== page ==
What a PCI IDE or RAID controller essentially does is fool the motherboard into thinking it’s some sort
of SCSI device.
SCSI devices need some time to look around and figure out what’s attached to it, even if there’s only one item attached. This is perfectly normal.
Maybe not desirable, but it’s normal, have had that with every SCSI and RAID controller I’ve ever dealt with.
This is going to be just as true for any motherboard that uses such controllers (which looks to be most of the new mobos coming out with Via chipsets).
There’s supposed to be some hacked BIOS out there that’s supposed to eliminate the wait. What I don’t know is how it goes about doing that. If the hack simply disables the
Promise controller; that may not be a good idea.
I’m using a hacked Promise card as essentially a PCI IDE controller because the regular IDE controllers on the K7M are pretty slow. If you have a newer board, I think you should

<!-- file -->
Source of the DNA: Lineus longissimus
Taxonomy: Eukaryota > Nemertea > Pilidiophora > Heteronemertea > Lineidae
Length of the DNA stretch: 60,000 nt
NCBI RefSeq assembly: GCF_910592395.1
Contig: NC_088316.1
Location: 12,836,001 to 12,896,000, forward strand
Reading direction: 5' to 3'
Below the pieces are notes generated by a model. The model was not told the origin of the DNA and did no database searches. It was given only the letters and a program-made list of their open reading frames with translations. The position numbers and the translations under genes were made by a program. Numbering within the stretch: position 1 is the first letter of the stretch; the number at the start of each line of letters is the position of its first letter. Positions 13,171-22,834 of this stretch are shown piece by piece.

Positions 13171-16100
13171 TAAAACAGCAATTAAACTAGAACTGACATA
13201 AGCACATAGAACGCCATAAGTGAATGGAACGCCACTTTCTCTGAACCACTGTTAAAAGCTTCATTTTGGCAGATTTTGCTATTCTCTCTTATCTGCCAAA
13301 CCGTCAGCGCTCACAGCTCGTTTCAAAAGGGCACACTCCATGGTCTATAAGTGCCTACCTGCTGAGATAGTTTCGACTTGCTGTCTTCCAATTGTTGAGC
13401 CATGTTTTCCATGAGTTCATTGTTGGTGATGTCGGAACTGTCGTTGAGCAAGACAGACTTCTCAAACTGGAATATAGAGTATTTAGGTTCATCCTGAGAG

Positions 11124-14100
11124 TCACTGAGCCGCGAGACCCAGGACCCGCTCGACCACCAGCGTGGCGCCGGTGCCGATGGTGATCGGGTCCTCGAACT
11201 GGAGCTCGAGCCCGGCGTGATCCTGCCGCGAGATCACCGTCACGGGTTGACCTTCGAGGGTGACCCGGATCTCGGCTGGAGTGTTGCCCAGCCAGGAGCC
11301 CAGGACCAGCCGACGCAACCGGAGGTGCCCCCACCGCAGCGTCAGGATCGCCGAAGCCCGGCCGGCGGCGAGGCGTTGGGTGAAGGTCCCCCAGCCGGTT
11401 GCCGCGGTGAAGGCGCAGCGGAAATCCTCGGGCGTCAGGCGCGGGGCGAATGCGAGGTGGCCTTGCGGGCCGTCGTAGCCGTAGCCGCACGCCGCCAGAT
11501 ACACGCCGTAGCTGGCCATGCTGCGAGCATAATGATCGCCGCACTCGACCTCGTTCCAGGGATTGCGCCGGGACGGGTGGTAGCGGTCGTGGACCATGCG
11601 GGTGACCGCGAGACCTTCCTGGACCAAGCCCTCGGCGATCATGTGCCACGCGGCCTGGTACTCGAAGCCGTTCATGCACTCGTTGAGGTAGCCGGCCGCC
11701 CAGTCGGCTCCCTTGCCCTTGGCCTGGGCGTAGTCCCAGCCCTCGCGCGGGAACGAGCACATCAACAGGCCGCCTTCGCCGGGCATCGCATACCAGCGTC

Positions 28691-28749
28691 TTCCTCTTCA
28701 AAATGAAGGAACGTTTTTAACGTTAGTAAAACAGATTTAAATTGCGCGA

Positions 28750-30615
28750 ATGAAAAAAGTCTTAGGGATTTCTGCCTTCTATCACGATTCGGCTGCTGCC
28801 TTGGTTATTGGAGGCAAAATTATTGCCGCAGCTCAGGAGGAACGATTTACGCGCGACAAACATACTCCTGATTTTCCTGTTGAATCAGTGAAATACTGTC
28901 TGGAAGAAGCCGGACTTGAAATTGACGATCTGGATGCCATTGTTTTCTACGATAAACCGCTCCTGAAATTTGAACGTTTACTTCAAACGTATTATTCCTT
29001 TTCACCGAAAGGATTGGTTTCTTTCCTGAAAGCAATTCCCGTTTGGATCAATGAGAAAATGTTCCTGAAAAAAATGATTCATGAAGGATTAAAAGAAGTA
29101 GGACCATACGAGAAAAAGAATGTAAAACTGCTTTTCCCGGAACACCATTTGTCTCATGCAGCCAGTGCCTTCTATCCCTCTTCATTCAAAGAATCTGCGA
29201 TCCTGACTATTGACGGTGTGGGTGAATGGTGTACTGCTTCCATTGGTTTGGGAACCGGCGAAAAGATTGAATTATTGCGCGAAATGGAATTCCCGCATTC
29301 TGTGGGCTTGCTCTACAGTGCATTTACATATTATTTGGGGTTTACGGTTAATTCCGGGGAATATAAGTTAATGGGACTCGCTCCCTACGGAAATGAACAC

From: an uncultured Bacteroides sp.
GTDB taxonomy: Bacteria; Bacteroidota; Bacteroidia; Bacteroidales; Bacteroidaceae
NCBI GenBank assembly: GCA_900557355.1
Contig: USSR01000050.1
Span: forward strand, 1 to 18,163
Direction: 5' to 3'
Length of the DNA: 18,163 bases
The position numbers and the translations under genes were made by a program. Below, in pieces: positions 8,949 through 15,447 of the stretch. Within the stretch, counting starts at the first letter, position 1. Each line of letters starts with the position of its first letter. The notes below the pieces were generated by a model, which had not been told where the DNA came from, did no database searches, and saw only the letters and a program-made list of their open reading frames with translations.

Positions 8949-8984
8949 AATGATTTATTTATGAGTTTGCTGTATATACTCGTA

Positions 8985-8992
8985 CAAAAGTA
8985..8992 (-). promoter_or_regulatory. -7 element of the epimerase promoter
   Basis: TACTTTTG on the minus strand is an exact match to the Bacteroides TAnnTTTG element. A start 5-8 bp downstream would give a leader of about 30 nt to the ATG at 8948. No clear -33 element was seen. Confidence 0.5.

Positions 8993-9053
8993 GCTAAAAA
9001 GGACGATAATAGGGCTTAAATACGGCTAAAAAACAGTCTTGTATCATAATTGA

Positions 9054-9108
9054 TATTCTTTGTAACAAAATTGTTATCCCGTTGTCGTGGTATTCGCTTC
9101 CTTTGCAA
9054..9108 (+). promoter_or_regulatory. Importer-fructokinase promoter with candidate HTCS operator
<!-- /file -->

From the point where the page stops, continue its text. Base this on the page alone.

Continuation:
see how well the regular IDE controllers work before you knock out the Promise controllers.
Besides, the speed of your computer is not really determined by how fast it boots. The speed of booting is determined by how the motherboard goes through its functions. For instance, Super 7 machines used to boot a lot faster than PII machines, but the chips sure weren’t a lot faster.
Without the PCI controller, the K7M certainly boots faster than a BX board, but that has nothing to do with the CPU.